Getting manufacturing, transport and logistics back to business

Changes to the UK lockdown rules mean many manufacturing, transport and logistics businesses are getting their teams back to work. Barclays’ industry experts share how the bank is helping the sectors to remain resilient – and why the business of making and moving goods will be crucial to the resurgence of the UK economy.

Coronavirus impact

The pandemic has understandably affected businesses within the sector in different ways, says Lee Collinson, National Head of Manufacturing, Transport and Logistics at Barclays Corporate Banking. “For example, manufacturing businesses which are part of aerospace and automotive supply chains have found life tough as demand has significantly reduced, whereas some businesses in the food sector have been working flat out to meet the demands of the supermarkets.

Those businesses which also had a heavy reliance on supply chains from the Far East were the first to be significantly impacted, but it has been encouraging over recent weeks to see the markets, particularly in China, open up again. Inevitably, businesses are using their experiences during the crisis to reassess their business resilience plans, particularly in relation to both the geographical spread and complexity of their supply chains.”

The future of manufacturing in the ‘new normal’

Considering the long-term impact of the pandemic, Collinson says: “Notwithstanding the coronavirus pandemic, sustainability and the idea of clean growth will continue to be an important factor for the industry, alongside the digitalisation of manufacturing.”

Lawrence adds that the sector may see changes to its factory layouts to enable social distancing, encouraging accountancy teams, procurement teams and management teams to work remotely more often – and a mix in the supply chain. Many businesses, he says, will reconsider “whether they want to take on global exposure in the same way that they have” and the supply chain “might be more diversified, and some of it may be more UK-based and local”.

“The future of manufacturing is Industry 4.0, and that's advanced manufacturing,” says Lawrence, who is based in Northumberland. “Here in the north east, we have one of the UK's leading sites of advanced manufacturing, which has actually been changed into an NHS Nightingale Hospital for the period of the pandemic.

We are fully committed to supporting robotics and 3D printing and all the aspects of advanced manufacturing as we move forward, not just through coronavirus but absolutely through business as usual, to help business become more efficient and effective, employ more people, grow and help the UK out of the situation that it's in.”

How Barclays has been backing manufacturing, transport and logistics

In the meantime, manufacturing output has been impacted considerably by the coronavirus pandemic, says Collinson.

“The manufacturing, transport and logistics sectors remain an absolutely crucial part of the UK economy, but have been significantly impacted by the current unprecedented pandemic,” he explains. “Prior to coronavirus, the UK manufacturing sector grew at its fastest rate in 10 months in February 2020, according to the Purchasing Managers’ Index (PMI) reading.”

However, he says, since then the PMI data has seen dramatic falls, dropping to a record low of 32.6 in April before rebounding to 40.7 in May. This reflects a serious contraction in the sector – which is further supported by many businesses expressing concerns over future order levels.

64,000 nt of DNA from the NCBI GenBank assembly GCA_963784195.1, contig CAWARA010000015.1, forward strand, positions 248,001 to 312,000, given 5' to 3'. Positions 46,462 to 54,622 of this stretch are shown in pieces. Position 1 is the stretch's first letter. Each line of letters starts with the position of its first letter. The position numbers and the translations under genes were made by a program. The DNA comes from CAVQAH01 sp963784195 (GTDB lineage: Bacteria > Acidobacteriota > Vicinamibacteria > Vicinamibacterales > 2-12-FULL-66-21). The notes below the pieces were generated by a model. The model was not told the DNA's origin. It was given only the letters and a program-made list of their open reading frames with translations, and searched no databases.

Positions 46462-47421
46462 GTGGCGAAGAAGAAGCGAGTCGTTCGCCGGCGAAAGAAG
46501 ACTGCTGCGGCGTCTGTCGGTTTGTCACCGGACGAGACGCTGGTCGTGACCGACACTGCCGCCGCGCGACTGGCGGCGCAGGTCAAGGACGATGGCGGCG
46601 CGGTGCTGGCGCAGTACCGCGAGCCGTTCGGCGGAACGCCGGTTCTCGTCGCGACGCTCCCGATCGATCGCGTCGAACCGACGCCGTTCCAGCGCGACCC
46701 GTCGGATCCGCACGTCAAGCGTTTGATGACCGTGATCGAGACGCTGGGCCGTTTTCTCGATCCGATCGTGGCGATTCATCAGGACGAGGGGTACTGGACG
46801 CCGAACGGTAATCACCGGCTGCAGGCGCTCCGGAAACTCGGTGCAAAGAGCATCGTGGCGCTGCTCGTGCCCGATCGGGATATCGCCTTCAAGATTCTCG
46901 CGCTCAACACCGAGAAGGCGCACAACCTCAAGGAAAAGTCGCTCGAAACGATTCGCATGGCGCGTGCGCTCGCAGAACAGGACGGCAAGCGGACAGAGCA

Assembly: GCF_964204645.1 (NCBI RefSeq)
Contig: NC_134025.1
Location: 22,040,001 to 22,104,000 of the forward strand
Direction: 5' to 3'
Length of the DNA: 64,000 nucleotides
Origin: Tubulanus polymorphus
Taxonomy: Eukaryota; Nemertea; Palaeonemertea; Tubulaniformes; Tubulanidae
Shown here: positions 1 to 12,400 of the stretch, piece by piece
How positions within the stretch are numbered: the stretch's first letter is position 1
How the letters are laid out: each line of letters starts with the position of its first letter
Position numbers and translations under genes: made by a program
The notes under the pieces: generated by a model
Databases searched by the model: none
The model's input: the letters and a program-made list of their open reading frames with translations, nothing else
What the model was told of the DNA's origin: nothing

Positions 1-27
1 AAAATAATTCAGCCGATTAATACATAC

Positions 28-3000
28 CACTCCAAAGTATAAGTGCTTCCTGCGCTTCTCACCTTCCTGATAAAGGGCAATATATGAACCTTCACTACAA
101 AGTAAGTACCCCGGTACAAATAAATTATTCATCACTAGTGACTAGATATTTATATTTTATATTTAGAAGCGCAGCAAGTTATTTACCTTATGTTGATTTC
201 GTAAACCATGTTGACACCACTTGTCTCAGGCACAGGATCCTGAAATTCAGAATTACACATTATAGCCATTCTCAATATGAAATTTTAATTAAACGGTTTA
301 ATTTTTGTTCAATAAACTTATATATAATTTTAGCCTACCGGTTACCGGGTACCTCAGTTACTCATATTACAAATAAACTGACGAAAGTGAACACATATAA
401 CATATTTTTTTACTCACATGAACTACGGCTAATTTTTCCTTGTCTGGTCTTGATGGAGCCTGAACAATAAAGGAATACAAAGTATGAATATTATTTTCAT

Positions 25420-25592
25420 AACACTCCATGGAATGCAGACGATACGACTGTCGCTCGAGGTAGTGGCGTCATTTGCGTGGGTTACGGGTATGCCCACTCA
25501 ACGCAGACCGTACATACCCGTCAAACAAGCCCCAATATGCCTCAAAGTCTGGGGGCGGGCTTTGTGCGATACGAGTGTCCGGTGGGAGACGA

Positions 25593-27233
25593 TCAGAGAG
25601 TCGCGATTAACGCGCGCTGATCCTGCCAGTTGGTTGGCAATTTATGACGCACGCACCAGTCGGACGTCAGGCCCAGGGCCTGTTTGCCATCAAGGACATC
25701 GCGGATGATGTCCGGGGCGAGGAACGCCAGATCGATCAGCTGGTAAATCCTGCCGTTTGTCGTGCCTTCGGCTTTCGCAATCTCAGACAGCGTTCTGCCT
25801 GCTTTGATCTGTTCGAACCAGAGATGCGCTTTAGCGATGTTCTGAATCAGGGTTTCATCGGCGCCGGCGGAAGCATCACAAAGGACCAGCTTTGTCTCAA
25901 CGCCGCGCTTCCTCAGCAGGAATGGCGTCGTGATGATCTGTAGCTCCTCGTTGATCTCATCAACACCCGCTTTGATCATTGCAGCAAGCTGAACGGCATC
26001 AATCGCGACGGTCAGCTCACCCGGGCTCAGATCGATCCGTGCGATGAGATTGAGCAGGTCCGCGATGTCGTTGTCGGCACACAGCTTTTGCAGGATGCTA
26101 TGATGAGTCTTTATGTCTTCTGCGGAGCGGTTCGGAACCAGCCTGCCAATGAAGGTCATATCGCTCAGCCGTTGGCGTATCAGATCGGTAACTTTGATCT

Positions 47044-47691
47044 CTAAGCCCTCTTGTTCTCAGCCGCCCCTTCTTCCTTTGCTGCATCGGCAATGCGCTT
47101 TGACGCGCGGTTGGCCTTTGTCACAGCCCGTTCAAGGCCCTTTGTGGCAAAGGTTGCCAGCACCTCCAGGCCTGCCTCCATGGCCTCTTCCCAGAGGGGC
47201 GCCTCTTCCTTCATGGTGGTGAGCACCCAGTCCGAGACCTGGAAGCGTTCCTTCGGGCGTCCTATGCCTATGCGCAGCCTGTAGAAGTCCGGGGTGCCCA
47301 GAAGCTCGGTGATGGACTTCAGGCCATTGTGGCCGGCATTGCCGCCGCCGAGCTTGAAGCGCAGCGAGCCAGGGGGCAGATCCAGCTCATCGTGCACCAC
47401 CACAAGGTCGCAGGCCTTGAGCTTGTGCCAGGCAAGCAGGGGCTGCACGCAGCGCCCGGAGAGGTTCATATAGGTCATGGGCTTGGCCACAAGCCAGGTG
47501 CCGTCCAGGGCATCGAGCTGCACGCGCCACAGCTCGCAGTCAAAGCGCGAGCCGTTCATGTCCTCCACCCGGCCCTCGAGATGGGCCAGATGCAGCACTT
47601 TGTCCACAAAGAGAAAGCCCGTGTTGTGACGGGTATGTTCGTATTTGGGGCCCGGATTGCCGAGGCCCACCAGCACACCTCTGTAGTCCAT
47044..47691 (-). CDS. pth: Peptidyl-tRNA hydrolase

“It is therefore critical that Barclays uses its experienced, dedicated manufacturing, transport and logistics specialists across the UK to provide bespoke banking and financial and strategic expertise to clients across the sectors to enable their businesses to weather this unprecedented storm in the best possible manner,” says Collinson.

Barclays’ offering of ongoing financing and business advice to many manufacturing, transport and logistics businesses during the coronavirus crisis has been vital to helping them survive. The bank’s package of support has included access to government-backed schemes, capital repayment holidays on both term loans and asset finance, as well as offering covenant amendments and waivers on committed loan facilities.

So far, the bank has facilitated a total of £18.2bn (as of 14 June) in funding to businesses through the Coronavirus Business Interruption Loan Scheme (CBILS), the Bounce Back Loan Scheme (BBLS), the Coronavirus Large Business Interruption Loan (CLBILS) and the Covid Corporate Financing Facility (CCFF)^.

Case study - Heli Air

Lockdown travel restrictions have taken an enormous toll on the global aviation industry, but Wellesbourne-based aviation company Heli Air’s expanding business continues to thrive after securing CBIL funding from Barclays.

“Like a number of businesses, we have had to look for new income streams during the current situation. It was important to us to ensure our bases and airfield remain open and to secure new work,” said Sean Brown, Director and Group CEO.

“Our business is on a growth trajectory having spent a number of years securing our aeroplane Air Operators Certificate which means we can offer charter flights to businesses at a competitive price, at the same time as offering the environmental benefits of running a single engine turbine which also circulates fresh air throughout the cabin.”

Barclays Relationship Director Alan Bindley, who helped facilitate the loan, said: “Sean and his family have worked hard on growing the business since its takeover in 2008, reaching a number of key milestones. I am delighted we have been able to support the business with this funding and look forward to watching the business continue to flourish as new markets are opened up.”

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